Nike, Inc. is an American multinational corporation, engaged in the design, development and worldwide marketing and sales of footwear, equipment and services. The company is headquartered near Oregon, in the Portland metropolitan area, it is the world's largest supplier of athletic shoes and apparel and a major manufacturer of sports equipment, with revenue in excess of US$24.1 billion in its fiscal year 2012. As of 2012, it employed more than 44,000 people worldwide. In 2014 the brand alone was valued at $19 billion, making it the most valuable brand among sports businesses; as of 2017, the Nike brand is valued at $29.6 billion. Nike ranked No. 89 in the 2018 Fortune 500 list of the largest United States corporations by total revenue. The company was founded on January 25, 1964, as Blue Ribbon Sports, by Bill Bowerman and Phil Knight, became Nike, Inc. on May 30, 1971. The company takes its name from the Greek goddess of victory. Nike markets its products under its own brand, as well as Nike Golf, Nike Pro, Nike+, Air Jordan, Nike Blazers, Air Force 1, Nike Dunk, Air Max, Nike Skateboarding, Nike CR7, subsidiaries including Brand Jordan, Hurley International and Converse.
Nike owned Bauer Hockey from 1995 to 2008, owned Cole Haan and Umbro. In addition to manufacturing sportswear and equipment, the company operates retail stores under the Niketown name. Nike sponsors many high-profile athletes and sports teams around the world, with the recognized trademarks of "Just Do It" and the Swoosh logo. Nike known as Blue Ribbon Sports, was founded by University of Oregon track athlete Phil Knight and his coach, Bill Bowerman, on January 25, 1964; the company operated in Eugene as a distributor for Japanese shoe maker Onitsuka Tiger, making most sales at track meets out of Knight's automobile. According to Otis Davis, a student athlete whom Bowerman coached at the University of Oregon, who went on to win two gold medals at the 1960 Summer Olympics, Bowerman made the first pair of Nike shoes for him, contradicting a claim that they were made for Phil Knight. Says Davis, "I told Tom Brokaw that I was the first. I don't care. Bill Bowerman made the first pair of shoes for me.
People don't believe me. In fact, I didn't like the way. There was no support and they were too tight, but I saw Bowerman make them from the waffle iron, they were mine". In 1964, in its first year in business, BRS sold 1,300 pairs of Japanese running shoes grossing $8,000. By 1965 the fledgling company had acquired a full-time employee, sales had reached $20,000. In 1966, BRS opened its first retail store, located at 3107 Pico Boulevard in Santa Monica, California next to a beauty salon, so its employees no longer needed to sell inventory from the back of their cars. In 1967, due to increasing sales, BRS expanded retail and distribution operations on the East Coast, in Wellesley, Massachusetts. By 1971, the relationship between BRS and Onitsuka Tiger was nearing an end. BRS prepared to launch its own line of footwear, which would bear the Swoosh newly designed by Carolyn Davidson; the Swoosh was first used by Nike on June 18, 1971, was registered with the U. S. Patent and Trademark Office on January 22, 1974.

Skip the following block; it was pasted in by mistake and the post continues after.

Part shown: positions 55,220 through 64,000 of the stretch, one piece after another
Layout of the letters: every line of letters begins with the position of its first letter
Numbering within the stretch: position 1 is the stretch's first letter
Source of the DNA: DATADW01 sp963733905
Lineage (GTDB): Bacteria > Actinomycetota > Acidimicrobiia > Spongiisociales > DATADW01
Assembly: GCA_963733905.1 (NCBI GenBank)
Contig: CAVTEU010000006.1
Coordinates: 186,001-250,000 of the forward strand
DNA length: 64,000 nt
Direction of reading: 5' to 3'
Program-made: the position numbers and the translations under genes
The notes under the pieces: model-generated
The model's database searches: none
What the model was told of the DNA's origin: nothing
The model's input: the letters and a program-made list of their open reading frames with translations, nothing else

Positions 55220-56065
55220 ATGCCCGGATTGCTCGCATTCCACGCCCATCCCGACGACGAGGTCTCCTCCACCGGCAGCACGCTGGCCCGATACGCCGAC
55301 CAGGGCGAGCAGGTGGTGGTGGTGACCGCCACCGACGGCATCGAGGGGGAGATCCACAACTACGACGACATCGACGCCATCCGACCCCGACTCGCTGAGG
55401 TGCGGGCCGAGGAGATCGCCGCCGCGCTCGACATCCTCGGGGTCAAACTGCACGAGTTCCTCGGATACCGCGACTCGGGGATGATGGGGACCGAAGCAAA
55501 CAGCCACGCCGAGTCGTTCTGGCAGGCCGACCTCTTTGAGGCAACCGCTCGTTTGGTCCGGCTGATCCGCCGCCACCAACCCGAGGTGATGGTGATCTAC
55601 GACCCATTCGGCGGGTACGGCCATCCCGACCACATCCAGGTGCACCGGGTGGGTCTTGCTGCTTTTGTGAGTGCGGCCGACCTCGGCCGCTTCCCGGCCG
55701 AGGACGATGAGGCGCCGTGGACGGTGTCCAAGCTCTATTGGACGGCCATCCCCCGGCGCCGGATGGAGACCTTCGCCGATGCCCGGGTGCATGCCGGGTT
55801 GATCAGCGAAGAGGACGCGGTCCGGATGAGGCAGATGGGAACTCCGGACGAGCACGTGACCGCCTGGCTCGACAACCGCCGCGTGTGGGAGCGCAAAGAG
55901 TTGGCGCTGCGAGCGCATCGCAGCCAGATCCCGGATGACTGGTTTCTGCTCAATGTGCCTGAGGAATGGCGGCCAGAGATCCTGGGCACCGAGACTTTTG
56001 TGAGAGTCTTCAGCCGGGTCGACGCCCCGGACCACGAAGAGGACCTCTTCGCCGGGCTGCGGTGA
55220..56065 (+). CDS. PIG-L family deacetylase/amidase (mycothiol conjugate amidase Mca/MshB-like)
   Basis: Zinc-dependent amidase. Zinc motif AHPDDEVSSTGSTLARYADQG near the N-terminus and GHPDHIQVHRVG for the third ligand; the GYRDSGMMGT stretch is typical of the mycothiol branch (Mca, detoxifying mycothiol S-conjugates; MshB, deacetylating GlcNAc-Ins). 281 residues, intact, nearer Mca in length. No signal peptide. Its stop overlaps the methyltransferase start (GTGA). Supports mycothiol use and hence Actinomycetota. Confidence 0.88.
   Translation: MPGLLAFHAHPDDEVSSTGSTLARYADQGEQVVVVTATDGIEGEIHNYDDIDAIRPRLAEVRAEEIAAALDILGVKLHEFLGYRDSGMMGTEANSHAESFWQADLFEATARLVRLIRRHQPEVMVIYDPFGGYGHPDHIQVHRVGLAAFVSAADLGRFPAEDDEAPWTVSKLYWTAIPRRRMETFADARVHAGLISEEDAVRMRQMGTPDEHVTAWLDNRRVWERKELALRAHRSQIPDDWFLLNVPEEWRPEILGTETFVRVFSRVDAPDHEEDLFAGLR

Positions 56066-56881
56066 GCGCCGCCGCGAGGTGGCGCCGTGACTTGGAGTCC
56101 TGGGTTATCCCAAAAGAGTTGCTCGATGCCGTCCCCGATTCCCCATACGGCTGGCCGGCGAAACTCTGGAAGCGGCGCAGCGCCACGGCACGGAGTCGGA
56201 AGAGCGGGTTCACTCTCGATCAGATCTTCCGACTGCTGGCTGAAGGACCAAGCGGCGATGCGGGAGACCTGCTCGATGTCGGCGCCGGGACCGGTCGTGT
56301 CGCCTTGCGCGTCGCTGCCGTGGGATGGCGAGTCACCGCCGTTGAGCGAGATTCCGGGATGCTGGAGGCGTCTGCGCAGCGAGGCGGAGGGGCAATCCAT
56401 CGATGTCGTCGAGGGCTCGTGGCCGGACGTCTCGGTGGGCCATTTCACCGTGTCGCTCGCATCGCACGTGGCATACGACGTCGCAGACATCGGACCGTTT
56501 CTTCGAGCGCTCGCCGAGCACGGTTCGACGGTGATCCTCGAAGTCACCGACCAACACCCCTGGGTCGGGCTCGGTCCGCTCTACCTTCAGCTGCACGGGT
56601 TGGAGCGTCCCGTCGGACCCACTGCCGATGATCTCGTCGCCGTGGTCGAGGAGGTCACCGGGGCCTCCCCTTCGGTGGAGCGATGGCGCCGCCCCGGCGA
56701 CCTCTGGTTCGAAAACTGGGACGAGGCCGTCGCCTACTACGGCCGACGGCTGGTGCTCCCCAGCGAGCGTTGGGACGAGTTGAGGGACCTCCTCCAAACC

In 1976, the company hired John Brown and Partners, based in Seattle, as its first advertising agency. The following year, the agency created the first "brand ad" for Nike, called "There is no finish line", in which no Nike product was shown. By 1980, Nike had attained a 50% market share in the U. S. athletic shoe market, the company went public in December of that year. Together and Wieden+Kennedy have created many print and television advertisements, Wieden+Kennedy remains Nike's primary ad agency, it was agency co-founder Dan Wieden who coined the now-famous slogan "Just Do It" for a 1988 Nike ad campaign, chosen by Advertising Age as one of the top five ad slogans of the 20th century and enshrined in the Smithsonian Institution. Walt Stack was featured in Nike's first "Just Do It" advertisement, which debuted on July 1, 1988. Wieden credits the inspiration for the slogan to "Let's do it", the last words spoken by Gary Gilmore before he was executed. Throughout the 1980s, Nike expanded its product line to encompass many sports and regions throughout the world.
In 1990, Nike moved into its eight-building World Headquarters campus in Oregon. The first Nike retail store, dubbed Niketown, opened in downtown Portland in November of that year. Phil Knight announced in mid-2015 that he would step down as chairman of Nike in 2016, he stepped down from all duties with the company on June 30, 2016. In a company public announcement on March 15, 2018, Parker said Trevor Edwards, a top Nike executive, seen as a potential successor to the chief executive, was relinquishing his position as Nike's brand president and would retire in August. Nike has acquired several apparel and footwear companies over the course of its history, some of which have since been sold, its first acquisition was the upscale footwear company Cole Haan in 1988, followed by the purchase of Bauer Hockey in 1994. In 2002, Nike bought surf apparel company Hurley International from founder Bob Hurley. In 2003, Nike paid US$309 million to acquire Converse, makers of the Chuck Taylor All-Stars line of sneakers.
The company acquired Starter in 2004 and Umbro, known as the manufacturers of the England national football team's kit, in 2008. In order to refocus on its core business lines, Nike began divesting of some of its subsidiaries in the 2000s, it sold Starter in 2007 and Bauer Hockey in 2008. The company sold Umbro in 2012 and Cole Haan in 2013. As